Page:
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The Survivor family members visit brings an opportunity and an illustration of this season’s problems

“Donathan and I control not just tonight, but the direction for the rest of the game,” Laurel said in a confessional before Tribal Council. “This decision is everything.”

I hope she’s wrong, because if this is the direction of the rest of the game…

Once again, there was an opportunity to go after those who seem to be in control of the game—Yay! YAAAS. Finally! Let’s do this!—and once again, nothing happened.

Chelsea, who won two individual immunity challenges but had just a few confessionals all season, was sent to the jury after being essentially ignored. Chelsea told Gordon Holmes, “In some of the episodes I was the central part of the drama or strategy. And to be left out of it was really hard. A lot of the time the strategy was my idea and the credit was given to somebody else.”

Jeff Probst ended Tribal Council by saying tribal revealed that “there is a crack” in the alliance, but the only crack is whatever’s being smoked by someone who thinks this season isn’t just one long Pagonging.

The preview for next week’s episode suggests Donathan might flip and try to get Domenick out, but after tonight’s episode—an hour of getting my hopes up—I just rolled my eyes.

The editing suggests Donathan and Laurel are always ready to flip, and then they don’t. That may make perfect sense, and Laurel did give us some rationale, saying that she trusts the guys but can’t win against them, while she thinks she can beat the women but can’t trust them. That’s a tough spot to be in. Yet we still don’t know why she’s choosing to stay in that safe position, especially when she knows that Dom and Wendell both have idols that’ll have to be played soon, and especially when there are only a few Tribal Councils left. Laurel is an astute player but the editing isn’t showing us what she’s really thinking.

An especially good opportunity to Laurel to flip was presented by the reward challenge. After last season’s choose-a-marble “challenge,” I was grateful to see a real challenge, even a boring one. Alas, 1) I didn’t care who won, in part because I’m still struggling to know this cast, but especially because 2) the winner always chooses others to win, too, so the stakes are kind of low.

Tangent: Is it time to end the loved ones visit, or change it somehow? The reunions are emotional and…yeah, that’s about it. Instead, it’s become the worst episode of The Jeff Probst Show, a chance for him to espouse generalizations about familial relationships and say well-intentioned but disturbing things, after which his guests—who’ve flown halfway around the world—just take a seat on a bench.

Survivors have the choice to play, and choose not to

The best part of this episode, and the most interesting Ghost Island-related twist so far came after reward challenge winner Sea Bass chose all the dudes to go on reward with him, leaving all the women to go back to camp and plot agains the guys.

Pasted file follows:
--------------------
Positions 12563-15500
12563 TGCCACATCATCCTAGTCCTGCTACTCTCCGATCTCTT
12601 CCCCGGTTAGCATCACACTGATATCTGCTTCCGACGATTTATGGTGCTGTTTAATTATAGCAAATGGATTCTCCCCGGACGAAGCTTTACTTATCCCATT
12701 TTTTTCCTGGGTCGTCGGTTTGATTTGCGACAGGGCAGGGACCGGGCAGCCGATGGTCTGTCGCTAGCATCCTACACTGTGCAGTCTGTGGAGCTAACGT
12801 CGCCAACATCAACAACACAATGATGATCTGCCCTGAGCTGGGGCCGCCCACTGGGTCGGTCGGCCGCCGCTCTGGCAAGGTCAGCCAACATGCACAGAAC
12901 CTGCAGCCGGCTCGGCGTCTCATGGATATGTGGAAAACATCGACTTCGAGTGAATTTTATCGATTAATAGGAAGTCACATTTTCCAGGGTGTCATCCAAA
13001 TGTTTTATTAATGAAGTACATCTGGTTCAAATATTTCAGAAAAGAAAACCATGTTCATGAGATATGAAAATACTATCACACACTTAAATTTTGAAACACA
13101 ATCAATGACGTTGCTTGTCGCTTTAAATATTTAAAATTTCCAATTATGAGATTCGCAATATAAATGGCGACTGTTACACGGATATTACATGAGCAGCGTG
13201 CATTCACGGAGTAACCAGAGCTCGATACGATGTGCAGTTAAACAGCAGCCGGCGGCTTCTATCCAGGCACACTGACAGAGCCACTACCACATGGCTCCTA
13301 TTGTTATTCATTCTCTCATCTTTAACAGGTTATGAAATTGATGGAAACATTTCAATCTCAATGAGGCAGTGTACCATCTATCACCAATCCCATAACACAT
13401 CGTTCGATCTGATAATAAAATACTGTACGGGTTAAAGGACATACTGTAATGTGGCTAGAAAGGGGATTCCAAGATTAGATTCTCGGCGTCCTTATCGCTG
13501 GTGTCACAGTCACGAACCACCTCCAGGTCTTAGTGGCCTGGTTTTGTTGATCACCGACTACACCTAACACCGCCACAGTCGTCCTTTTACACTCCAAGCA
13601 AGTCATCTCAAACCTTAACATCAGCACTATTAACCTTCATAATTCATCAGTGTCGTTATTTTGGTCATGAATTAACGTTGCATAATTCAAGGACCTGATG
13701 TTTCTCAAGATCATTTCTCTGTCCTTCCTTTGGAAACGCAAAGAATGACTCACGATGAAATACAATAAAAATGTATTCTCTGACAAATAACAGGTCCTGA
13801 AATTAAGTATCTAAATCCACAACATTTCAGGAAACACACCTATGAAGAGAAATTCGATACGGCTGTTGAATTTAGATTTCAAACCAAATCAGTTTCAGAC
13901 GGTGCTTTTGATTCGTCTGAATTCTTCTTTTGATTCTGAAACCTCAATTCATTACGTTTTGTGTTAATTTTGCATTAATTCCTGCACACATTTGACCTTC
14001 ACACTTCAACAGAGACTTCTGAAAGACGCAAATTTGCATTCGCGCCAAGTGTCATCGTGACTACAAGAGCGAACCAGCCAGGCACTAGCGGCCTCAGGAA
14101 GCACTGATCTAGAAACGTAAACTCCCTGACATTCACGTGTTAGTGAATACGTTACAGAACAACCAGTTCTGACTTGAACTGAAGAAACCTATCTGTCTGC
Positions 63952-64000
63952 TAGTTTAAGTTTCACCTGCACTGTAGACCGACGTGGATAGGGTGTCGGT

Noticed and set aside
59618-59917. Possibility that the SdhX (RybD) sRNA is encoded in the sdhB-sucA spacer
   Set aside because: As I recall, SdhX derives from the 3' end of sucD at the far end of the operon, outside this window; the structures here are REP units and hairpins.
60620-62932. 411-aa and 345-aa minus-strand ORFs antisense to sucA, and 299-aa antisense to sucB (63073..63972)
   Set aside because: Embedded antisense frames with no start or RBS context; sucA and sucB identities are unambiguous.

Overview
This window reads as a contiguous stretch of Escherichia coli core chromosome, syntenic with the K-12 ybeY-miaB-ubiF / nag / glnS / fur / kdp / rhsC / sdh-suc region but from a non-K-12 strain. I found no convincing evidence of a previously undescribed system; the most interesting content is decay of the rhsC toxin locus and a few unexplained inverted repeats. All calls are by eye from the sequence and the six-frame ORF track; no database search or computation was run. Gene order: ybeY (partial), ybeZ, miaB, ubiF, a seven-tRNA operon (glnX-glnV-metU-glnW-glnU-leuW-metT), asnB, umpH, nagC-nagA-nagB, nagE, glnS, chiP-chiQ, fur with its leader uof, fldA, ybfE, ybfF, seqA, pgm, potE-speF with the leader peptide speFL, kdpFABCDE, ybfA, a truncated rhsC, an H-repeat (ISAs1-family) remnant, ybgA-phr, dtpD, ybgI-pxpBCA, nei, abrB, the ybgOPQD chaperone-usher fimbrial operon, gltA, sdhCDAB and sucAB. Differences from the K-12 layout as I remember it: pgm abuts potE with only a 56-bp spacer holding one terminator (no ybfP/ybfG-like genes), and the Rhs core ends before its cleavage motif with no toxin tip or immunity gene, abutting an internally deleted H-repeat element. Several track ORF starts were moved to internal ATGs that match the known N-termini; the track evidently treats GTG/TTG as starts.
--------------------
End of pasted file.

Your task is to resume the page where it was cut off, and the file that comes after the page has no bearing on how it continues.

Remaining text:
Jeff Probst told Sea Bass he could decide who went to Ghost Island, but the twist was that that person was guaranteed an advantage in the game. Plus: If Sea Bass or one of the four guys went, they’d forgo their visit with their loved one, which Probst called a “once in a lifetime afternoon.” I’d hope that I’d have chosen to send my loved one back home and promise them that, when I returned, we could sit in the sand and count my million dollars.

Sea Bass said no, because why start playing the game now? One of the few people who are playing, Wendell, jumped at the opportunity, and said his dad understood and wanted him to choose that.

Ghost Island only gave him a middling advantage, though: a do-over attempt during the reward challenge. It was Malcolm’s advantage from Survivor Philippines, and though it’s been around for six years, it has not changed.

Once Wendell lost the immunity challenge, even with his advantage, he seemed set up to go home, just like Malcolm did. That would have been a fun, if tragic, arc. Instead, his alliance stuck together and he didn’t even need to play an idol, which was the signal that Chelsea was going home.

“My biggest regret will be not doing it when we had a chance,” Donathan said to Laurel.

Survivor Ghost Island has also had a chance—many chances—to turn into something, but has not yet done so. This was a fine episode, but I think it was the perfect illustration about what’s frustrating me about this season: Characters I don’t know well but am expected to care about are given a chance to play, and then most decline, while the editing declines to help us understand why.

About the author

  • Andy Dehnart is the creator of reality blurred and a writer and teacher who obsessively and critically covers reality TV and unscripted entertainment, focusing on how it’s made and what it means. Learn more about Andy.

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